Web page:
Where to stay in Aberystwyth: The Gwesty Cymru Hotel & Restaurant* is right on Aberystwyth’s seafront, overlooking the pier and just a short walk from the train station. Rooms are smart and neutrally decorated, with local artworks and oak furniture to add character, and they have a café and wine bar with a seafront terrace.
Day 4: Aberystwyth > Harlech
Then catch the scenic Cambrian Coast Line for the three-hour journey north to Harlech. Depart Aberystwyth at 09.29, change at Dovey Junction near Machynlleth half an hour later and arrive into Harlech at 12.26. Look out for the stunning views along the way as you travel through Snowdonia National Park and cross the estuary at Barmouth.
Explore Harlech Castle, one of the country’s most impressive medieval castles, built by Edward I in the 13th century and perched on top of a cliff to protect it from invaders. Take a walk on Harlech’s huge sandy beach, which has been made a National Nature Reserve for its sand dune ecosystem. Or play a hole or two at beachside David’s Golf Club.
Or take an afternoon trip to the Italian-style village of Portmeirion – the closest station is at Minffordd, 15 minutes from Harlech. Portmeirion was the creation of eccentric Sir Bertram Clough Williams-Ellis, who rescued old buildings from around the UK which were due to be demolished and created a unique, colourful village, with a hotel and restaurant.
Where to stay in Harlech: You can’t get a better location than the Harlech Castle Apartments. These five apartments next to the gatehouse each sleep two, with fantastic views of the castle and the sea and mountains beyond. They’ve been recently converted, and have an en-suite stylish bedroom, cosy lounge and fully-equipped kitchen.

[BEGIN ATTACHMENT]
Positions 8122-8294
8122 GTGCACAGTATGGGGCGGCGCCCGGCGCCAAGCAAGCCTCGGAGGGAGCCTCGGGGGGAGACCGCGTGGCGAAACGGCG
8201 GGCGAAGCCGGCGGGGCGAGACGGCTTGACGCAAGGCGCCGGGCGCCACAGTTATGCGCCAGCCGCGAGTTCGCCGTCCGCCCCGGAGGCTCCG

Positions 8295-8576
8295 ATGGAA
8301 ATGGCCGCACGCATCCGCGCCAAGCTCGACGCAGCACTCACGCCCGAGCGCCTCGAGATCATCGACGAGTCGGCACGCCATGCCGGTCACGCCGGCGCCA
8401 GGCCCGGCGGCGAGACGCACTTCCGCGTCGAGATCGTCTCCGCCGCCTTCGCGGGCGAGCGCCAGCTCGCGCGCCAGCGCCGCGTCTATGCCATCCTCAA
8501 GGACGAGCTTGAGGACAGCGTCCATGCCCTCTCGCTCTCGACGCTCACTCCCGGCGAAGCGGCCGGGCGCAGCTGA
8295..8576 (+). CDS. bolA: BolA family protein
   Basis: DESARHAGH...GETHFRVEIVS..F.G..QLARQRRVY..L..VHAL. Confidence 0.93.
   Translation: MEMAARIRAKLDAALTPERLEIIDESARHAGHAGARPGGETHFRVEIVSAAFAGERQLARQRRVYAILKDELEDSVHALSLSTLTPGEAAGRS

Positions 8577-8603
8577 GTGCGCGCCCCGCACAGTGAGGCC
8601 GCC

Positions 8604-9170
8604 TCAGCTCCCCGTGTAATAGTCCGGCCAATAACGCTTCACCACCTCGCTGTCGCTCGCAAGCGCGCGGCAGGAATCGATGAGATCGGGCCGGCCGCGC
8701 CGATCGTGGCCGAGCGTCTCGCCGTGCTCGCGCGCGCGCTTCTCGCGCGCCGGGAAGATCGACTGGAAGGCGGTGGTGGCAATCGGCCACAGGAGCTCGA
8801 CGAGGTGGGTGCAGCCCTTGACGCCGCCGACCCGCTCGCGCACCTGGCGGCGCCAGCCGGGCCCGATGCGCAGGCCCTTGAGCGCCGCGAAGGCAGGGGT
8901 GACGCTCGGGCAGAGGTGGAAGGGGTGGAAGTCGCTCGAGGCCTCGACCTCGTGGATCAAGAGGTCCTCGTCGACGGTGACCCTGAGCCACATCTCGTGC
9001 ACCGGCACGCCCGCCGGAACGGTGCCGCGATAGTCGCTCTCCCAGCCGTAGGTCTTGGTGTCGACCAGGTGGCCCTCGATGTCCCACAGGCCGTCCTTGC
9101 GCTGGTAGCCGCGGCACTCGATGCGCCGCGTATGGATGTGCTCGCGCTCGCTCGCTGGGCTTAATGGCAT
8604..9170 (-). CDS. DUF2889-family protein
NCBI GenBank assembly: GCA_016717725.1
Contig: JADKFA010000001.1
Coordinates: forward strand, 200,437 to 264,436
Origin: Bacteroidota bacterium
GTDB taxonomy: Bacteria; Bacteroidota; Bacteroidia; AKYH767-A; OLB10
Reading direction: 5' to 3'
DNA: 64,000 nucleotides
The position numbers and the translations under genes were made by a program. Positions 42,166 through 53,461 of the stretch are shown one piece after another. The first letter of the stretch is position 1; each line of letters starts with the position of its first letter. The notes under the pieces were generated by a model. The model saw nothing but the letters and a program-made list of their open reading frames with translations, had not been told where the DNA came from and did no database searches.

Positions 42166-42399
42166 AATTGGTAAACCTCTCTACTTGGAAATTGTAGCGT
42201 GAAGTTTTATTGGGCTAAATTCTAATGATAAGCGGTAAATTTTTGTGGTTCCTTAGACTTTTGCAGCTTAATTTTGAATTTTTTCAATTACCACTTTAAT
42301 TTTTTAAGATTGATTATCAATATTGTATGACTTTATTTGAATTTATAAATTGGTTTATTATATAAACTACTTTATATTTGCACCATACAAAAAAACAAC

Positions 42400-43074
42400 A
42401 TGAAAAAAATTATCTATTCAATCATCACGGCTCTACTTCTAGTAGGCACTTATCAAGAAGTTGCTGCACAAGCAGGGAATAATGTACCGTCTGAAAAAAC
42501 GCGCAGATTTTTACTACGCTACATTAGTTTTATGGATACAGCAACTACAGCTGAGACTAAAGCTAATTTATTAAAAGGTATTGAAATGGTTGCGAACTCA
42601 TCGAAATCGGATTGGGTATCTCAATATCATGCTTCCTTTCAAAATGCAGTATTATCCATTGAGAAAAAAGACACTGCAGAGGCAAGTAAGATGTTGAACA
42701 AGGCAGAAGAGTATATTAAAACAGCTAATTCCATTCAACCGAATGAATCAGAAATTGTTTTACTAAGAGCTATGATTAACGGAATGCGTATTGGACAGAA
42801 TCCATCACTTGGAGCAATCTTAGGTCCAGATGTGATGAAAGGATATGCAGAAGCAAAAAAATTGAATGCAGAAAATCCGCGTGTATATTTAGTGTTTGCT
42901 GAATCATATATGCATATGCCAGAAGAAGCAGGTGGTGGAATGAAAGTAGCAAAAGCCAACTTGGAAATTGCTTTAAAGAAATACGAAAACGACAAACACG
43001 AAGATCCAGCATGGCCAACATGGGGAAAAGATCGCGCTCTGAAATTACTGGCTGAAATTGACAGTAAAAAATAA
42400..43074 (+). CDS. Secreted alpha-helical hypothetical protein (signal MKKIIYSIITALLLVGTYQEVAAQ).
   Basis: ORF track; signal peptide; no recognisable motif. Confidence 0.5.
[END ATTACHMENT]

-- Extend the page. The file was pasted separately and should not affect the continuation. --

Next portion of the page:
Day 5: Harlech > Llandudno
The next day, take the train from Harlech for the 25-minute journey to Porthmadog, where you can change onto the Ffestiniog Railway’s historic steam trains for the 1 hour 15 minute trip to former mining town Blaenau Ffestiniog. Note the Ffestiniog Railway doesn’t run all year and is currently only travelling on part of the route, so if it isn’t available the 3B bus runs between Porthmadog and Blaenau Ffestiniog and takes around 30 minutes.
From Blaenau Ffestiniog rejoin the 21st century and travel on to Llandudno on board a regular train, which takes 1 hour 15 minutes. Llandudno is another of Wales’ Victorian seaside resorts, fronted by the long sandy stretch of North Shore Beach with its seaside promenade and pier. There’s also the quieter West Shore Beach with its peaceful stretch of sand.
Climb to the top of Great Orme, a limestone headland overlooking the town with panoramic views of Anglesey and Snowdonia. It has a Country Park and Nature Reserve, as well as the remains of a prehistoric copper mine. Take a hike to reach the top or get there the easy way on either the historic tramway or the Llandudno Cable Car to the summit.
Where to stay in Llandudno: Escape Boutique B&B* is a stylish but friendly base in Llandudno. Its nine individually decorated rooms mix Victorian features with vintage furniture and colourful murals, and there’s an honesty bar and tasty breakfasts.
Day 6: Llandudno > Chester
Travel back back across the border into England and the city of Chester, departing Llandudno at 09.45 and arriving in Chester at 11.19, with a change at Llandudno Junction. Chester is packed with history, dating back to the Romans who knew the city as Deva Victrix.
Explore the remnants of Roman Chester with a walk along the two-mile route of the old Roman city walls around the city and visit the ruins of the Roman Amphitheatre and Roman Baths. Admire the Eastgate Clock, built on top of a bridge to celebrate Queen Victoria’s diamond jubilee, and shop the double-decker black and white shops of the Rows.
Visit Chester’s abbey-turned-cathedral and take a tour of the tower for one of the best views of the city. Take to the water on a boat trip along the River Dee or a walk along the Shropshire Union Canal, passing narrowboats and red brick mill buildings. Or meet the locals at Chester Zoo, one of the UK’s largest zoos with a focus on conservation.
Where to stay in Chester: The smart Grosvenor* is full of old-fashioned glamour, from its doormen in top hats to the lobby’s sparkling crystal chandeliers. This five-star hotel is right in the heart of Chester and has a Michelin-starred restaurant and luxurious spa.